Riu has dozens of all-inclusive options, mostly in the Dominican Republic, Jamaica and Mexico, plus two options each in Costa Rica and Aruba and one property each in the Bahamas, Panama and St. Martin. Often three or four Riu properties are located in one large complex, where guests enjoy exchange privileges at the sister resorts.

Karisma has all-inclusive resorts along Mexico's Riviera Maya and in Negril, Jamaica. It includes four kids-free El Dorado resorts and four family-friendly Azul properties. Azul Fives is a nice option for large family groups, with one-, two- and three-bedroom suites with fully equipped kitchens. The Generations Resorts feature all-suite accommodations (including two- and three-bedroom options) and butler service.

Three of our Excellence properties in Mexico and the Dominican Republic offer an elegant, kids-free atmosphere. Each has a multitude of restaurants, bars and lounges, plus 24-hour room service. In March 2015, the company will open its newest resort in the Cancun area, Finest Playa Mujeres, which will have the same upscale experience as other Excellence properties but will be geared to guests of all ages: families with young kids, couples, multigenerational groups and friends traveling together. Excellence also offers The Beloved Hotel Playa Mujeres, a 109-room, family-friendly option north of Cancun.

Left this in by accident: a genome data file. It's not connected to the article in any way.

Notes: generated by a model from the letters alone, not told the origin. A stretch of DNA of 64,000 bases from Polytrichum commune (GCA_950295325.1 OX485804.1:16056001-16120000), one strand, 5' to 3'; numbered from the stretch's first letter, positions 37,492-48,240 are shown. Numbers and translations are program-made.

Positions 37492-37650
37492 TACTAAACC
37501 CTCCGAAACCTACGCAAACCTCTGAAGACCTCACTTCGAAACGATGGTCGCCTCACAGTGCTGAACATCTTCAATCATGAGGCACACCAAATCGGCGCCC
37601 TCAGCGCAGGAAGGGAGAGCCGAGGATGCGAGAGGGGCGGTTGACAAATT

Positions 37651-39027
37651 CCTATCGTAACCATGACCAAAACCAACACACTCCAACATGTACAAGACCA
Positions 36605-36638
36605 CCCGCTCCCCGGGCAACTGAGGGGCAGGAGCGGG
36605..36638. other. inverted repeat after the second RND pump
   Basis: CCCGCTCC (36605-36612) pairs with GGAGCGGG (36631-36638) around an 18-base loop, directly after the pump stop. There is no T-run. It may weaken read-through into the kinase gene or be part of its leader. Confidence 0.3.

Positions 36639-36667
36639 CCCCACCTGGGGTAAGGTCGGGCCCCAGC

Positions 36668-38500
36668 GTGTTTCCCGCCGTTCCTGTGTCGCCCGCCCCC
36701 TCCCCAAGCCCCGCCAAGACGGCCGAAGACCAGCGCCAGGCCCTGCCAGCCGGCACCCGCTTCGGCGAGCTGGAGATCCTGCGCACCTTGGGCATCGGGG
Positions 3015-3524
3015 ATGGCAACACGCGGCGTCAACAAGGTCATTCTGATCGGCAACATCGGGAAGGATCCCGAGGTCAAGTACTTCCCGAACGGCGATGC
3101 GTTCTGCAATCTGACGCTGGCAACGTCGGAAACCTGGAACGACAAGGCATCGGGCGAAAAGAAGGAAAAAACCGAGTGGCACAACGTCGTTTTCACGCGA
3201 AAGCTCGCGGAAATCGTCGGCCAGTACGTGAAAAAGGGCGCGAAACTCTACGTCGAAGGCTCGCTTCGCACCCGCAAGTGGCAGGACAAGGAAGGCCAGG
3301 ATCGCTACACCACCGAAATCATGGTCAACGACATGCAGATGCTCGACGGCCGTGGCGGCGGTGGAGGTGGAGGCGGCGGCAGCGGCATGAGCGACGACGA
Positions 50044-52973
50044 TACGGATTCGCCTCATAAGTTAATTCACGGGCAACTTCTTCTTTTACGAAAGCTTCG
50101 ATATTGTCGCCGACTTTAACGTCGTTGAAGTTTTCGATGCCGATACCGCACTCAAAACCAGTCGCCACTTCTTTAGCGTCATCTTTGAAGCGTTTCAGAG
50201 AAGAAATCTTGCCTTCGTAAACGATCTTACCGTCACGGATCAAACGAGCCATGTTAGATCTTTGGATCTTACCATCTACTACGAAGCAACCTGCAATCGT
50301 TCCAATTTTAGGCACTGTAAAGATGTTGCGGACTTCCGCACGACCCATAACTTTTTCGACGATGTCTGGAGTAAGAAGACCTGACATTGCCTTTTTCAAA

The Sandos hotels in Mexico provide guests with an array of diversions, from water sports and tennis to a daily activities program and live entertainment at night. Its Sandos Caracol Eco Experience Resort in Playa del Carmen emphasizes Mayan culture and the natural surroundings of mangroves and jungle (you might spot a macaw or spider monkey).

Oasis Resorts in Cancun and Tulum offer value-packed vacations. Most Oasis properties are great for families, while one is kids-free. Each hotel offers multiple restaurants, bars and activities.

The all-inclusive properties of Melia Hotels International are found in the Bahamas, Dominican Republic and Mexico. The company operates three brands, and all properties are rated 4 to 5 stars. The Paradisus hotels feature all-suite accommodations and include Royal Service rooms with butler service and additional amenities. Melia resorts offer a well-rounded tropical escape with a variety of restaurants, bars, water sports, pools and kids' programs. Meanwhile, ME Cancun is a stylish, contemporary spot offering exciting nightlife and a sophisticated ambience.